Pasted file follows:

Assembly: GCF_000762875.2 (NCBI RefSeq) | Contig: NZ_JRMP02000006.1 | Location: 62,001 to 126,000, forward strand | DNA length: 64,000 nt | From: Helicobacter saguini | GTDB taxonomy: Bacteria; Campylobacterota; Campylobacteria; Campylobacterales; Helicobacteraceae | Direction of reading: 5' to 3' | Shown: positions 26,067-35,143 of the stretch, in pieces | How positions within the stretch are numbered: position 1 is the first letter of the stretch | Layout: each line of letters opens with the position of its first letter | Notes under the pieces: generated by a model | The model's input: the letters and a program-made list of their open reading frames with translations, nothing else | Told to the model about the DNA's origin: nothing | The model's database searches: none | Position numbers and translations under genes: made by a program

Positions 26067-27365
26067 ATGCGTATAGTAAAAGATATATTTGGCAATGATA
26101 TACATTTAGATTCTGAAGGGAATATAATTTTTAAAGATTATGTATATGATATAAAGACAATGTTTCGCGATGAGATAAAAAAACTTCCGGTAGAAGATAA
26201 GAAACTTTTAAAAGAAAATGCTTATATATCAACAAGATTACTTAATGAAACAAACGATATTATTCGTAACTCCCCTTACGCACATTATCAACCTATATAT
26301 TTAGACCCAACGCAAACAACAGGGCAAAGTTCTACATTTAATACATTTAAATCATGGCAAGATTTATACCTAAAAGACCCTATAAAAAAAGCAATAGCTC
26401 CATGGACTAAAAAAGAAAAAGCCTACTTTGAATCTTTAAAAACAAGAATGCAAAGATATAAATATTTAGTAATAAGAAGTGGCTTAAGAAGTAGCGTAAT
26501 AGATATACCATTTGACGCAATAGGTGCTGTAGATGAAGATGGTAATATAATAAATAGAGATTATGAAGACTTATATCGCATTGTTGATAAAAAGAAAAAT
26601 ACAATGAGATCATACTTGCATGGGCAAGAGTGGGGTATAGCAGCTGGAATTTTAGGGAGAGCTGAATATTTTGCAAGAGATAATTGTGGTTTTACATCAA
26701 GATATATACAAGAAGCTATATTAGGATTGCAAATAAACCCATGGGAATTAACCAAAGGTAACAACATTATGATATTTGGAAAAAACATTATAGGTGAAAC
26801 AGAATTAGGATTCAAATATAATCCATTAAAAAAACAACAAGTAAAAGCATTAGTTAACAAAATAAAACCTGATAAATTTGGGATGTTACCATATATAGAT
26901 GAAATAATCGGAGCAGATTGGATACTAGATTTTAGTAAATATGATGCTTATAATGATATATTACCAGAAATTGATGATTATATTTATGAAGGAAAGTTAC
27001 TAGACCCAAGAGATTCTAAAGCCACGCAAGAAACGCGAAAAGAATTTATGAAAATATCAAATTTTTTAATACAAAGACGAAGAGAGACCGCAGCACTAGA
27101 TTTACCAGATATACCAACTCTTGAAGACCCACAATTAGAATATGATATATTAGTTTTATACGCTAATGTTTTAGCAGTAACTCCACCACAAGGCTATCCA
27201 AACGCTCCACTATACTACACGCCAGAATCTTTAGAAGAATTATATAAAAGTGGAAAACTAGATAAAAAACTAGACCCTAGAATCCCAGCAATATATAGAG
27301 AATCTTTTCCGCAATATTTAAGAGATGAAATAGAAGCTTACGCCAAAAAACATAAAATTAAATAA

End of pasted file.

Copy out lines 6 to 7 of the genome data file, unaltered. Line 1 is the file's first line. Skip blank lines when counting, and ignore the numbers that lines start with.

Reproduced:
26301 TTAGACCCAACGCAAACAACAGGGCAAAGTTCTACATTTAATACATTTAAATCATGGCAAGATTTATACCTAAAAGACCCTATAAAAAAAGCAATAGCTC
26401 CATGGACTAAAAAAGAAAAAGCCTACTTTGAATCTTTAAAAACAAGAATGCAAAGATATAAATATTTAGTAATAAGAAGTGGCTTAAGAAGTAGCGTAAT